A set of 3 Frames for Chinese Prints

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A few years ago my son went to China for training. It lasted a few weeks. He was able to buy a set of prints at a local market. In 2019 I built a set of frames for 3 of them.
 
 I chose Asian style joinery and mahogany for the construction. After some searching I found the Japanese Shiro Joint - also known as a castle joint. This was a first for me and I really enjoyed the challenge.


I turned the joint upside down to make it work for a frame. I also made the "castle" block oversize relative to the frame pieces.

The frames consist of half lap joints with extra space for a corner block. All the cuts need to be very accurate.


The main challenge was the corner blocks - I needed 12 of them. They are basically the shape of little tables.

I started forming the legs with my tenon jig.




After these initial cuts I cleaned out the center portions.


The sides and corners were marked with guide lines to achieve a uniform curve on the top. The curves shaped with my disc sander. The sides were formed to the upper line and then the corners were curved to the lower marks.



Three of the "table legs" reach all the way to the bottom of the frame. However the 4th leg reaches only to the glass. To get an accurate cut and support the leg during the cut I built a jig.

The first step was to create a blank that would fit between the legs.


Then I used part of that blank to create a box to hold the "table". The blank forms the floor of the box.


The depth of the box sets the length of the 4th leg. I can cut the leg flush with the bottom of the box.


Then the center blank is installed to prevent any tear-out from the cuts.


And the leg is cut.




The open corners in the bottom of the box allowed me to push the table out.

Here is the finished block (table) with the top curves formed.


Then I can start some glue up. The frame half lap joints were glued up first.


I used a clamping block to get the pressure where I wanted.


Then the parts were treated with potassium dichromate.


I then finished the parts with polyurethane.




The new (to me) joinery made this a very interesting project and an enjoyable build. The build/finish time was about 24 hours (8 hours per frame).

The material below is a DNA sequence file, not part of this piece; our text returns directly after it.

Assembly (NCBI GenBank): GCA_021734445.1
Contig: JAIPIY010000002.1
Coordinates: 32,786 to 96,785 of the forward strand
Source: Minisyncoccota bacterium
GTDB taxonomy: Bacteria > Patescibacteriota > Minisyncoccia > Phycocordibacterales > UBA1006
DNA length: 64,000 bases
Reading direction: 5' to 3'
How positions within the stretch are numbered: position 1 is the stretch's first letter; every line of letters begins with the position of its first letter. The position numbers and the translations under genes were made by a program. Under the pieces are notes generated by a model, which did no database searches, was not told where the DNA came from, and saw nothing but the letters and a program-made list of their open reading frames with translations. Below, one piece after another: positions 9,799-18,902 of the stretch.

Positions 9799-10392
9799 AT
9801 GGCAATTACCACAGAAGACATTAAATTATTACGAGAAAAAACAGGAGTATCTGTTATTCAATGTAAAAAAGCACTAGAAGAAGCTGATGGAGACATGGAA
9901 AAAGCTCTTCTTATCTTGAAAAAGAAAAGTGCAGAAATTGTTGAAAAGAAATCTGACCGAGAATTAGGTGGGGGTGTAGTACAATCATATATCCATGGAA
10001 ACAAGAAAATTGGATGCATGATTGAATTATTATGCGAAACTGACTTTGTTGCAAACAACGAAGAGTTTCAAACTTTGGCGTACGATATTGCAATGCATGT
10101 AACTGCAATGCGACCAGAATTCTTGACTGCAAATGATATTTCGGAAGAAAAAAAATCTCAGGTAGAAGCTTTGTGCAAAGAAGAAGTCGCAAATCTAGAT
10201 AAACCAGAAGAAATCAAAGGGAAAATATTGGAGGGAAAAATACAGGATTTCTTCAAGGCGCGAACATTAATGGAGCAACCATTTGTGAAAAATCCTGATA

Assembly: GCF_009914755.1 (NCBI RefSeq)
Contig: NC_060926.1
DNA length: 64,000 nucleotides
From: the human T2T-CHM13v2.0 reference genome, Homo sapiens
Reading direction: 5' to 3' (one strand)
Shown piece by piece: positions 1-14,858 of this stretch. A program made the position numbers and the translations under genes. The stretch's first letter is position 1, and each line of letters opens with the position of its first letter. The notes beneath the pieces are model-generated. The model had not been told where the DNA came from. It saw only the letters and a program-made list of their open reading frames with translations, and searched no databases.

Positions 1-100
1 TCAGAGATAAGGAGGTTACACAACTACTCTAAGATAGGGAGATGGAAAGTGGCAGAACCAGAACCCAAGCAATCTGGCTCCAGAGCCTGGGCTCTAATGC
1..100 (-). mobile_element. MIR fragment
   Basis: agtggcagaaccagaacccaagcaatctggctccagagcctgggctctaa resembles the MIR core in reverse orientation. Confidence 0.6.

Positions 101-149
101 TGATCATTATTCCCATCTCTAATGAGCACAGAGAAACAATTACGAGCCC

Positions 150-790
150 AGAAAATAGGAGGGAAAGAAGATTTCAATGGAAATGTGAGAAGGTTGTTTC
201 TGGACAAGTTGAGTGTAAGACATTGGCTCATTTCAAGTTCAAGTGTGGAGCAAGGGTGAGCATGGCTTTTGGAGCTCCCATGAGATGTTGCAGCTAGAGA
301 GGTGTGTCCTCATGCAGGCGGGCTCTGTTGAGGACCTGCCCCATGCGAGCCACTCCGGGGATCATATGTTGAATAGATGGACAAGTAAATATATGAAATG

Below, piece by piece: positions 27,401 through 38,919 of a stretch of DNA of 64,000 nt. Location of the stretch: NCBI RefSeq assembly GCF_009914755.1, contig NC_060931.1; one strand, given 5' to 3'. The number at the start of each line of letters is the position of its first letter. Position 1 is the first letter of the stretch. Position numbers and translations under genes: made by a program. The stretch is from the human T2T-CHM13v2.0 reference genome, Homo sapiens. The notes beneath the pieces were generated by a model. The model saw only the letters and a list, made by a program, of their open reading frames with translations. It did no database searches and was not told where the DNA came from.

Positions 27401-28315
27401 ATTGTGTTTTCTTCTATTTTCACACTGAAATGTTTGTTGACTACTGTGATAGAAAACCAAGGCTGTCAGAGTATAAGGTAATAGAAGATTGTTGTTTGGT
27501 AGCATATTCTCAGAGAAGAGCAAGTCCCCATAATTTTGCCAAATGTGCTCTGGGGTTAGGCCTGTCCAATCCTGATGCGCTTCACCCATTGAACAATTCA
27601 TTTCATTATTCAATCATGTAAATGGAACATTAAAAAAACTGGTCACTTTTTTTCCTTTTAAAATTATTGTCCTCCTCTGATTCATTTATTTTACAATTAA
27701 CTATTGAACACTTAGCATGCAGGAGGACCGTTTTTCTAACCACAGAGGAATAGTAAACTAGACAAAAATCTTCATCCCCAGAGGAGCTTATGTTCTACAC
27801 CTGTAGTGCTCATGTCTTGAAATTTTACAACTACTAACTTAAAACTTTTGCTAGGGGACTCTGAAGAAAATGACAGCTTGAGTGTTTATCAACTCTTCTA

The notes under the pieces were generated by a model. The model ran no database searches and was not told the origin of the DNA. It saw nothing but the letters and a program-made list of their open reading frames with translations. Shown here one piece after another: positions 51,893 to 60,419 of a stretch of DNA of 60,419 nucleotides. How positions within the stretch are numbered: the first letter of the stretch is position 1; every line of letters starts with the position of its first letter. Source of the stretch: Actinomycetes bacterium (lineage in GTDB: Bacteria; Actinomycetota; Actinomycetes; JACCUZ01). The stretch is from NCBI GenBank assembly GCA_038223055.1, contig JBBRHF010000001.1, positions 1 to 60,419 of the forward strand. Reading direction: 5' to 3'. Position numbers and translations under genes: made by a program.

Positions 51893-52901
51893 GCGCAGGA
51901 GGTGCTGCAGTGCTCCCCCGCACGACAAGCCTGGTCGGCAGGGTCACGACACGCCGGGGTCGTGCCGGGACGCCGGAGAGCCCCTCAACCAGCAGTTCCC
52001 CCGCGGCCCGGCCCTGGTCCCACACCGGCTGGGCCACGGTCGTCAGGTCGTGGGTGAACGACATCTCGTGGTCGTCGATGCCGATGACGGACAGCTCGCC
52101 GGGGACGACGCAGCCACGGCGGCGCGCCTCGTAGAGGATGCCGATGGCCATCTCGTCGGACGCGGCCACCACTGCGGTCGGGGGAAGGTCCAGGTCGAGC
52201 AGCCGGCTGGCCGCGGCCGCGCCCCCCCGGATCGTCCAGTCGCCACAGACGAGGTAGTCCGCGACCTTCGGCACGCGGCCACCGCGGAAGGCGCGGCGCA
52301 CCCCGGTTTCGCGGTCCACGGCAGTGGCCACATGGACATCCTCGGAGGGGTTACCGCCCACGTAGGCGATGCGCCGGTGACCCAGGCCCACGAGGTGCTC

The frame members are 5/8" wide by 7/8" tall. The castle blocks are 1" square and 1 1/16" tall. The small frame is 6x7" and the medium frame is 14x7". I'll update with the large frame size when I can measure it.

34 Comments

Great looking frames.  
Those are gorgeous Steve.  I love the joinery, especially the oversized castle block.  Definitely tucking this design away for future!
Very cool joinery with a great result.  

--Nathan, TX. Hire the lazy man. He may not do as much work but that's because he will find a better way.

Love the joinery lesson, will have to try that. Looks great Steve!
real nice frame work stave. 

working with my hands is a joy,it gives me a sense of fulfillment,somthing so many seek and so few find.-SAM MALOOF.

Great frames and write up.    Easy to follow on how to do it.    Well done.

Ron

Love the castle joints. Something I’d very much like to try. 

Ryan/// ~sigh~ I blew up another bowl. Moke told me "I made the inside bigger than the outside".

that turned out great.  Looks like a fun but challenging piece of joinery.  Japanese and Chinese joinery are amazing.
Beautiful frames. The castle joint looks very interesting. 
Beautiful joinery, and finished product. In the whole they look just shy of fragile, but your close up shots of the caps look like a full sized table almost. What are the actual dimensions?
Thank you all for the comments. I enjoy making frames - especially when I can use joinery other than mitered corners.

George - the frames are as strong as a mitered frame - maybe more so. I added some dimensions to the end of the project description.
Looks easier than it is. Well done Steve.

https://dutchypatterns.com/

Those early Chinese craftsmen would be pleased to see how well you have carried on their tradition.  
NICE! Sorry about the hand.

Steven- Random Orbital Nailer


Cool, cool, cool! It's nice to see what one can do, but in my opinion, it's just about nicer to see how it can be done.
I appreciate the effort you put in explaining your method.

From my experience with the "made in China", I'll probably only frame them for the quality of their manufacturing  crap, however I've picked up quite a few concepts into other projects.  Would never have thought of that "crown molding" using an upright length on a tablesaw... sure beats handtools.

Thanks again eRasmus for the great writeup.

If your first cut is too short... Take the second cut from the longer end... LBD

Very Nice! Love the art also if that matters :)

-- Paul--- Creativity is allowing yourself to make mistakes. Art is knowing which ones to keep. — Scott Adams

Hiccup somewhere in the posting process. 🤷‍♂️ I'm glad Steve's hand is OK.

Steven- Random Orbital Nailer

Nice joinery and I like the color, too. The deep reddish color really go well with Chinese prints. Great project!!
Maybe you should try Kawai Tsugite! haha, I get headache every time I see it.

No name noobie here

Wow, these joints are super complex, but you did a great job. Very nice work.
That is some very exacting work.  I enjoyed seeing the joint evolving.  How did you pillow the castle top?